Bank alerted police to Larne 'sham wedding'
A groom who was arrested over an alleged sham marriage was carrying £4,000 to pay his bride-to-be and two witnesses, the High Court has heard.
Mohammad Rahman, who is orginally from Bangladesh, was detained on his wedding day at a County Antrim registry office.
He had been due to marry a Portuguese woman in Larne on 16 April.
The court was told police were alerted by a local bank when the accused and his bride-to-be tried to open a joint account on the morning of the wedding.
Prosecuting counsel Philip Henry said: "It was clear to bank officials that they didn't know one another, nor did they speak a common language."
Mr Rahman, whose address was given as Abbey Street in Bangor, County Down, is accused of seeking to obtain leave to remain in the UK by deception.
However, his lawyer said the 29-year-old claimed to be genuinely in love and had the cash with him to pay for a wedding party and honeymoon.
Mr Rahman was arrested along with a 26-year-old woman and two Portuguese men when police and immigration officials interrupted the ceremony before it was due to start at Larne registry office.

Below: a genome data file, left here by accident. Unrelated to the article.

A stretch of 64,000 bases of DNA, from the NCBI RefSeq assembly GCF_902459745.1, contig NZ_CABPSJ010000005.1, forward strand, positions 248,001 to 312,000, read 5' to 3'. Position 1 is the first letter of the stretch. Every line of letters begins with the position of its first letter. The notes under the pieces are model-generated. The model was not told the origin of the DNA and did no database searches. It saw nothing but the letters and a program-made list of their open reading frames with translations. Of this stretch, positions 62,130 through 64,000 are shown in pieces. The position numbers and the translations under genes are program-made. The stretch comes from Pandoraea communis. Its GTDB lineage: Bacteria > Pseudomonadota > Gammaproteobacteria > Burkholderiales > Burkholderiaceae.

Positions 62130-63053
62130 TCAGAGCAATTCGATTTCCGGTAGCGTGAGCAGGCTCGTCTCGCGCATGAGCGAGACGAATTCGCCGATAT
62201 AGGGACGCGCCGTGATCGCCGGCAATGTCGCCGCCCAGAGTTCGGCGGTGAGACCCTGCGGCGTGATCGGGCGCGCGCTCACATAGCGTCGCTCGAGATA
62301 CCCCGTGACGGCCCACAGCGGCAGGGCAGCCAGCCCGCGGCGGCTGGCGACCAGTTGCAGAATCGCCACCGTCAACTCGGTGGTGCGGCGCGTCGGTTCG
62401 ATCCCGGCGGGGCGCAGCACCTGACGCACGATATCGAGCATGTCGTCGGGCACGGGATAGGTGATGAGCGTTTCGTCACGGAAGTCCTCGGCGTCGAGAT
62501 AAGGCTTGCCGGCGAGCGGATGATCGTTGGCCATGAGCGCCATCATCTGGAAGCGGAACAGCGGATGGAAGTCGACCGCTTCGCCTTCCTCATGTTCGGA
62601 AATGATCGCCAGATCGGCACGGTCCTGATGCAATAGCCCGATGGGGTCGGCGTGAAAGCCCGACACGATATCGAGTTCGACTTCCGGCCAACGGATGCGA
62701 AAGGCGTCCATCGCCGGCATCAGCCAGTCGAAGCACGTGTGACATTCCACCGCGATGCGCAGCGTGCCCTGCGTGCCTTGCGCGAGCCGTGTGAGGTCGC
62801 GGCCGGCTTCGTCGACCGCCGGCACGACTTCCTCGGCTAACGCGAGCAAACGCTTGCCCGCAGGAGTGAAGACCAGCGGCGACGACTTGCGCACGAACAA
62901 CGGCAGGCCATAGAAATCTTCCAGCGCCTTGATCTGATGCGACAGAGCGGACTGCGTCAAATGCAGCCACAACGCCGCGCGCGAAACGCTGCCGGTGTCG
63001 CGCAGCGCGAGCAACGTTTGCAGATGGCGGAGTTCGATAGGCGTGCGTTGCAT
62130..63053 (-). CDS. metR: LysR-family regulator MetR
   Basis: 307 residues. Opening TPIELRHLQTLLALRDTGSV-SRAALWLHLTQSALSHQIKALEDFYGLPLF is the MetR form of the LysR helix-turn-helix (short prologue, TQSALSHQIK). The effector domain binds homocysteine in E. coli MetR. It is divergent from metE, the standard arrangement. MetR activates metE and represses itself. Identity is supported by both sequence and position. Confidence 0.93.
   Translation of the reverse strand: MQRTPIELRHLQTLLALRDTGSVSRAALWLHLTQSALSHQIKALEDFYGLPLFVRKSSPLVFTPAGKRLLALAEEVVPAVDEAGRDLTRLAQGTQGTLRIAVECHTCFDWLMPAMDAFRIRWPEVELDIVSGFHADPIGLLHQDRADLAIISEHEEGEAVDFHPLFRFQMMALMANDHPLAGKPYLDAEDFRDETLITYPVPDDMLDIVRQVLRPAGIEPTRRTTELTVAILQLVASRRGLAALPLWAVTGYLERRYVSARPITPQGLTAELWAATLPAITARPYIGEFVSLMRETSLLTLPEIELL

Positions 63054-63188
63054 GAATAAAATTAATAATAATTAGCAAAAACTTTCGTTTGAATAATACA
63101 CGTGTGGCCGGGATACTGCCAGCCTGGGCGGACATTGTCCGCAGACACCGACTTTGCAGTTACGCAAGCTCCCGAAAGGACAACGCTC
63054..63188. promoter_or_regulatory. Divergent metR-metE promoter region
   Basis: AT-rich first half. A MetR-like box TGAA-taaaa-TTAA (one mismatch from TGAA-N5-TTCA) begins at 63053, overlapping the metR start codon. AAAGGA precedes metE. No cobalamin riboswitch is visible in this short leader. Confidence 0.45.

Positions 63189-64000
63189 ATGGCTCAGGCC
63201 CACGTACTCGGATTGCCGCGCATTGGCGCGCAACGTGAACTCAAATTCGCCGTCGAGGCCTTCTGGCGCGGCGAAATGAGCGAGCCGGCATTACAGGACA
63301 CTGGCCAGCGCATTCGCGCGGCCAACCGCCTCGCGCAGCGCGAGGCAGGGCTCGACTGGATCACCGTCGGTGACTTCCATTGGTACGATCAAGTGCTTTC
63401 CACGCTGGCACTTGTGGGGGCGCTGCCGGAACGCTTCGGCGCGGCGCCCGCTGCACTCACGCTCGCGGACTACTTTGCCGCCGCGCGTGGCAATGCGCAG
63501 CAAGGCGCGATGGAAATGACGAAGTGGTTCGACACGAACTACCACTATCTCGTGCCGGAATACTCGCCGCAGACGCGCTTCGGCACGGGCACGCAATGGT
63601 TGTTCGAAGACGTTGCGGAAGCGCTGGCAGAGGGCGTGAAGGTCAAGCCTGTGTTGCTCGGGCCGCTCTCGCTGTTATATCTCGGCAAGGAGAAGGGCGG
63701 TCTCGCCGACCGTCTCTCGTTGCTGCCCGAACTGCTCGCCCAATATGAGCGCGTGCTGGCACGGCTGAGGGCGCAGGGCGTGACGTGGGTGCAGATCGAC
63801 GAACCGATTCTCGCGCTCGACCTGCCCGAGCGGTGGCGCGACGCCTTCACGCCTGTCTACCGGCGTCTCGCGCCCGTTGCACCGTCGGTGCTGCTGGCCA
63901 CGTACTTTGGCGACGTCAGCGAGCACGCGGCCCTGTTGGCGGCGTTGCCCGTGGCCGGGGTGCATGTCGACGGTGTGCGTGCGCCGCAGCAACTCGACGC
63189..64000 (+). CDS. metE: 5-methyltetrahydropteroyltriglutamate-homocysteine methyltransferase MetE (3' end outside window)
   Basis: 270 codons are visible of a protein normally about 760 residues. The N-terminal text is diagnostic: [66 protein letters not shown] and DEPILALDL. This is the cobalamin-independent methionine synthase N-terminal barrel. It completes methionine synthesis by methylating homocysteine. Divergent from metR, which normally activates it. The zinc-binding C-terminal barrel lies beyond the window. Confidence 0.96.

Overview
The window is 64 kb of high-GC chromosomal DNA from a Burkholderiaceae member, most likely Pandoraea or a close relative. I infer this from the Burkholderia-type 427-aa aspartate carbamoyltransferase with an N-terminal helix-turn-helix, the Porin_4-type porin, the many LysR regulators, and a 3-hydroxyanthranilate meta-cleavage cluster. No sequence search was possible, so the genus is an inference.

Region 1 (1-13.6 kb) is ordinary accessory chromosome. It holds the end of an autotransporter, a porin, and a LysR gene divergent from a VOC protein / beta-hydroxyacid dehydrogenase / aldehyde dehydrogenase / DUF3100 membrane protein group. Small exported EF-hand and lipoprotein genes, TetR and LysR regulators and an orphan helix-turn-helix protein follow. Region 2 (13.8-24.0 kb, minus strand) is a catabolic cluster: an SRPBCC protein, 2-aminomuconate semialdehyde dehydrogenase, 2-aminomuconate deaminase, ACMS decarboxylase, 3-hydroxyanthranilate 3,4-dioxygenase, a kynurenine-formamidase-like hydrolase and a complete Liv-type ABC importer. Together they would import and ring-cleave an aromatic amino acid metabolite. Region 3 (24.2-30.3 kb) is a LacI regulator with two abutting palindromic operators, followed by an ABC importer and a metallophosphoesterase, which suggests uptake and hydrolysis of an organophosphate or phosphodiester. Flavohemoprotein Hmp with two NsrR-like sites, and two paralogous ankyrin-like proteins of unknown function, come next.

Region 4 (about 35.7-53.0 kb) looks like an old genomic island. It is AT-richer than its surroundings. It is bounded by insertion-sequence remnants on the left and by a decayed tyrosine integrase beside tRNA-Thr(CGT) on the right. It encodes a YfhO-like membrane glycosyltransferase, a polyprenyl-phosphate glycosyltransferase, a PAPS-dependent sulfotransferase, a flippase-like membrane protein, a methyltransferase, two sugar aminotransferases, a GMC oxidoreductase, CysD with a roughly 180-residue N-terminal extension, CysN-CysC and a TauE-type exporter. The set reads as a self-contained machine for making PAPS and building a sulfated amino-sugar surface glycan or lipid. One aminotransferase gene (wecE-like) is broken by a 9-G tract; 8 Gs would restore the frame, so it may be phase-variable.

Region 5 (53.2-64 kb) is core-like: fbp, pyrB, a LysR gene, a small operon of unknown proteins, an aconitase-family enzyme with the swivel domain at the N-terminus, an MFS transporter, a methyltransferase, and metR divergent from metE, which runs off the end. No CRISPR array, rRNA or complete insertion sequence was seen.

On Friday, the High Court was told that the Bangladeshi national had arrived in Northern Ireland from London on a two-year work visa which is due to expire next month.
Defence lawyer Francis Rafferty said Mr Rahman had travelled over to gain work at an Indian restaurant in Bangor.
He said his client was as surprised as anyone when police stopped the wedding.
"He instructs that the marriage was a genuine one, he instructs that he has genuine feelings of love for his fiancee," Mr Rafferty said.
"He instructs that the money found on his person was to pay for a wedding party and furthermore a honeymoon."
Mr Rahman denied any offences, but the court was told that his co-accused was said to have admitted it was a sham marriage for which she was to be paid £3,000.
Mr Henry said: "This applicant was found to be in possession of £4,000 when he was arrested by police.
"It is believed by police that the remaining £1,000 would have been payment to the two witnesses in the case."
Lord Justice Girvan granted bail but imposed a £1,000 surity and ordered Mr Rahman to surrender his passport.
The judge also banned the accused from leaving Bangor except to go to court or his solicitor.